To set up the drone technology, The Turf Cloud team comes in and assesses the property. They figure out your fly zones and any aviation restrictions, and they’ll help you if you need an individualized permit to fly there.

Overall, Turf Cloud gives you a great amount of information, but not an overwhelming amount. You can certainly peel back the layers and dive into it as much as you’d like, but there’s just phenomenal information right on your desktop or on your phone.

Sprayer with Frost technology (Photo: Frost)

Frost’s GPS sprayer technology can help golf courses save money by promoting efficiency when spraying. (Photo: Frost)

Frost

Frost’s Ninja GPS Spray technology controls spray at each nozzle, maintains application rate at any speed and has two nozzles at each position on the boom for a wider speed range while spraying.

Jesse Trcka, superintendent at Wayzata Country Club in Wayzata, Minn., relies on Frost’s Ninja GPS technology on the Outcross sprayer to keep track of how much product is being put down, where it’s applied and what adjustments can be made for the future.

This will be our ninth season since we had our first Frost GPS sprayer on the property. It was something that the ag industry has been doing for a long time, and I felt we could find efficiencies from the GPS side of things and even have items as basic as the individual nozzle control on the sprayers.

We can pull data off the sprayers and be able to look at what my applicators have done. From there, I’m able to coach staff through making improvements on how they’re making applications.

It’s also that recordkeeping bit, so when and if somebody wants to see exactly where we’re making an application, I have that data.

The other part of it is we’ve been doing prescription applications here for the last five or six seasons now. Using normalized difference vegetation index imagery, we can generate maps on the golf course. That allows us to be able to go through and determine what areas of the golf course we’ve done with fungicides.

Being able to limit the amount of fungicides that go down on turf that is healthier as determined by the satellite imagery, we’ve been able to lessen the total amount of product that goes out by as much as a third for a fungicide application.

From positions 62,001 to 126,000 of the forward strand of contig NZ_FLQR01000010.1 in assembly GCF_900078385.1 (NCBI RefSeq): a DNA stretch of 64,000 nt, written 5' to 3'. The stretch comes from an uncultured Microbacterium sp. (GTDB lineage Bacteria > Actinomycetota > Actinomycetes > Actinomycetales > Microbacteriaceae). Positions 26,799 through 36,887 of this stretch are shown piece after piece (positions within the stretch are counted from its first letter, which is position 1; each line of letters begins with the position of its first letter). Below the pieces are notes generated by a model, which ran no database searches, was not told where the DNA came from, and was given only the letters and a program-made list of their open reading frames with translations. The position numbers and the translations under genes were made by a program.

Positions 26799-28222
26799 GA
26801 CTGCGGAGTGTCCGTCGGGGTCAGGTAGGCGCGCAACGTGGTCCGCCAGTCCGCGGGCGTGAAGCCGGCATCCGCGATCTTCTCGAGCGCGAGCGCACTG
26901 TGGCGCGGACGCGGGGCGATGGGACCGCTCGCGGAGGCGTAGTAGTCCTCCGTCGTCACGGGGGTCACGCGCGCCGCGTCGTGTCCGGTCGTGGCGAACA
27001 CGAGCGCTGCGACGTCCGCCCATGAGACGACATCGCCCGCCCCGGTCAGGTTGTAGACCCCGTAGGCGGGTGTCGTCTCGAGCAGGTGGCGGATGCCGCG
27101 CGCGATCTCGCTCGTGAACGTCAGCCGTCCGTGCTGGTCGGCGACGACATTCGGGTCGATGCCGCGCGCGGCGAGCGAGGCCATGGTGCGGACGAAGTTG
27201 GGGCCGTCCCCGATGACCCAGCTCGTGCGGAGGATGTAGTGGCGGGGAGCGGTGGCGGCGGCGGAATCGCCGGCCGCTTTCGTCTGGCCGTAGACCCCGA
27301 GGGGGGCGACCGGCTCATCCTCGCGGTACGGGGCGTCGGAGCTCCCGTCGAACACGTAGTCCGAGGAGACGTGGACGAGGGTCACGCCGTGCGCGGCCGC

As far as the fungicide product, we’ll save anywhere between 25 percent to 33 percent on our prescription applications when we do those. On tee boxes, because of that individual nozzle control, we save probably 15 percent to 20 percent because we’re able to more accurately apply it to the surface.

I’ve talked to a number of different superintendents when we were a relatively early adopter of this, and the biggest thing is to be patient and accept the learning curve. You’re going to have to learn how it’s going to best fit your methodology, your applications and your golf course. You’re going to realize those savings and those efficiencies as long as you don’t just have some expectation that the minute you drive out the door, it’s going to be seamless.

Turf Nutrition Tool

The Andersons’ Turf Nutrition Tool (TNT) provides a model for nutrient release over time.

For Patrick Murphy, golf course superintendent at The River Club in North Augusta, S.C., tracking the amount of fertilizer he needs is no longer a guessing game, thanks to The Anderson’s Turf Nutrition Tool.

I first used The Andersons’ Turf Nutrition Tool in February of 2020. It was something The Andersons had come out with, and I’ve used Andersons’ products in the past, and I wanted to give it a shot.

It allowed me to see how many bags of fertilizer it would take for me to do an application and what my cost would be. I was able to plug in different fertilizer scenarios, so I could analyze and see what would be the best fit for the course.